So who is this guy telling you about Asturian food? How did a small-town cook from Appalachia end up in Asturias? What is his deal? Why so many recipes? Well, pull up a chair and let me tell you how I got here. Along the way I’ll explain why I care so much about food, about Asturias, and why you should too.
I have always been a little bit (okay, a lot) obsessed with food. Growing it, preserving it, cooking it, eating it, reading about it, taking pictures of it, you get the gist. So, writing about it is a natural evolution of that obsession. Read on to learn specifically how I came to be where I am now.
My earliest memories are of food. I grew up with a vegetable garden out the back door and home-canned food all winter. I vividly remember our neighbor butchering and dressing a deer on a stand in his front yard. Appalachian suburbia is a little different from the standard conception of suburbia, as I was to discover later in life.
I spent the majority of my childhood in the rural southern Appalachian Mountains. They were in the 1980s and 1990s, and mostly are still today, a place where most homes have a vegetable garden, volunteer fire departments sell fried catfish platters on Friday nights, and a potluck supper is how you mark pretty much every occasion, from Independence Day to a wedding or a funeral. It turns out that the region is the most diverse and varied food culture in all of the United States.
Getting to Work
That diversity is partially due to the fact that farms in the Appalachians stayed small and local and responsive. Elsewhere across America farms had gotten bigger, and mechanical, and mono-cultural, and made markets instead of responding to them. That situation created something in a generation of cooks there of which I was lucky to be a part. We came up together in a little bubble that didn’t know that we were all supposed to eat the same things everywhere. We had farmers literally knocking on our door to bring us the things they grew. Not only that, but they could all speak knowledgeably about the varieties they grew: where the seeds came from, how long they had been grown in the area, what they tasted best paired with.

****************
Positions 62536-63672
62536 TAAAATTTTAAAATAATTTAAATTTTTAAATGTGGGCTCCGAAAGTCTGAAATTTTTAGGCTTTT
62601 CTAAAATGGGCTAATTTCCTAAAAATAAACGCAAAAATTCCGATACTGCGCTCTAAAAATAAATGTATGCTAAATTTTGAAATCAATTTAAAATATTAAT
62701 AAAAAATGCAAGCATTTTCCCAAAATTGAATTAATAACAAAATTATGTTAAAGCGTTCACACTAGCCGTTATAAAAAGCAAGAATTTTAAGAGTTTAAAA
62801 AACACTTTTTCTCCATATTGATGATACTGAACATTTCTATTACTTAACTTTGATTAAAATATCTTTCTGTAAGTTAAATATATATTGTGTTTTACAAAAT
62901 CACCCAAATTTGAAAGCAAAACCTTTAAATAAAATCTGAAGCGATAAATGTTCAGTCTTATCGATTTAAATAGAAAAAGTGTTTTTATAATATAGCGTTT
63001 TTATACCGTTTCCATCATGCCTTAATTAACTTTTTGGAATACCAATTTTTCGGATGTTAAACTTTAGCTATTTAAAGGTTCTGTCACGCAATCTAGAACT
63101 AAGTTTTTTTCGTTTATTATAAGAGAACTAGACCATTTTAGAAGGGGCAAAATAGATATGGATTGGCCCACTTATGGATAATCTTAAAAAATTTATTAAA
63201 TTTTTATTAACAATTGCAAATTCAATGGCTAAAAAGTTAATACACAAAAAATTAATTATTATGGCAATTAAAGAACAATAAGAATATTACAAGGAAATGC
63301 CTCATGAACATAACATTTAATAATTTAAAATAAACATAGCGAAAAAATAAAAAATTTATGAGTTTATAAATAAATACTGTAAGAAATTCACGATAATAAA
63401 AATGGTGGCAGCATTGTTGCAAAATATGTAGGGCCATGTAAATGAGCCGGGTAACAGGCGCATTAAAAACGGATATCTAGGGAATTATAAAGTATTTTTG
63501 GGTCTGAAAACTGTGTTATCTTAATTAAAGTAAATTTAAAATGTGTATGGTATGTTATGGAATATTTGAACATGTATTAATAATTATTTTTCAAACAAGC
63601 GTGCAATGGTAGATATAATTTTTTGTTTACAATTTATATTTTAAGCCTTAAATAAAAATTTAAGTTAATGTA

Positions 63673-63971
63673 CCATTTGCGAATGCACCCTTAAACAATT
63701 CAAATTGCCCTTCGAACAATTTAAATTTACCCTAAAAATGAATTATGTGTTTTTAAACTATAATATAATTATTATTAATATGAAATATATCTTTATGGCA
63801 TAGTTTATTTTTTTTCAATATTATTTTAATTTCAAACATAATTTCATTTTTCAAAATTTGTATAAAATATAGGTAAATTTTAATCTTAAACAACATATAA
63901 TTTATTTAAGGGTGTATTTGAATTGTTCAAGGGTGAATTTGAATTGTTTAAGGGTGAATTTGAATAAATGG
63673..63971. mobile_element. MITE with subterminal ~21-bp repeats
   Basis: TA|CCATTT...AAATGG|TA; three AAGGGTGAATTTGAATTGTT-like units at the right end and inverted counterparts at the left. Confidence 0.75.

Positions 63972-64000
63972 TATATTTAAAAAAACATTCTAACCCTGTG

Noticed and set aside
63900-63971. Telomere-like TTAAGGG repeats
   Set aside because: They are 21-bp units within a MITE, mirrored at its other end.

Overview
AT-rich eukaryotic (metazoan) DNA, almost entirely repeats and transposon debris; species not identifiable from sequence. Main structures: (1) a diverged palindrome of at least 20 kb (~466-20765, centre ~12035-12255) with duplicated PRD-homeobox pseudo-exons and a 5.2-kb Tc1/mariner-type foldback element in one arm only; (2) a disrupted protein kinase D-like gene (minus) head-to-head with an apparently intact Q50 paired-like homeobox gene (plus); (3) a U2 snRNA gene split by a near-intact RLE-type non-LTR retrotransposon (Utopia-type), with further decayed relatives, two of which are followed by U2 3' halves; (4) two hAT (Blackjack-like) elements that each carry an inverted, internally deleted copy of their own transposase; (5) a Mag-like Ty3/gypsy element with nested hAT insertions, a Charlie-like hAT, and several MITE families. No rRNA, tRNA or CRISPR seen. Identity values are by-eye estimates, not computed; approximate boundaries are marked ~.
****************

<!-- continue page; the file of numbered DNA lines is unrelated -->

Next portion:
First, I worked in a fast food joint, and then in another. My third job however was in a local restaurant of some limited renown and only open for dinner. I was one of two prep cooks, and we went to work in the morning, preparing the ingredients for dinner that night. We had keys to the place, learned to tell good produce from bad, how to argue with a fishmonger, and how not to waste anything.
I was hooked. Soon restaurant work took me out of Appalachia to bustling beach towns famous for fresh seafood, to small country inns, and to the hip vegan East End of London. Steadily I moved “up” the kitchen hierarchy, until I found myself addressed as “chef” by most of the people I worked with.
Learning Some History
During this time, I became more and more interested in why we eat what we eat; in the history and ethnography of food. Firstly in the food I ate and cooked, but then more widely. I began to amass a library of food-related books. Through that reading I became familiar with the work of John T. Edge, Ronni Lundy, and James Veteto, among many others. These authors inspired me to look closely at the food around me, at the land around me, to explore the culinary landscape.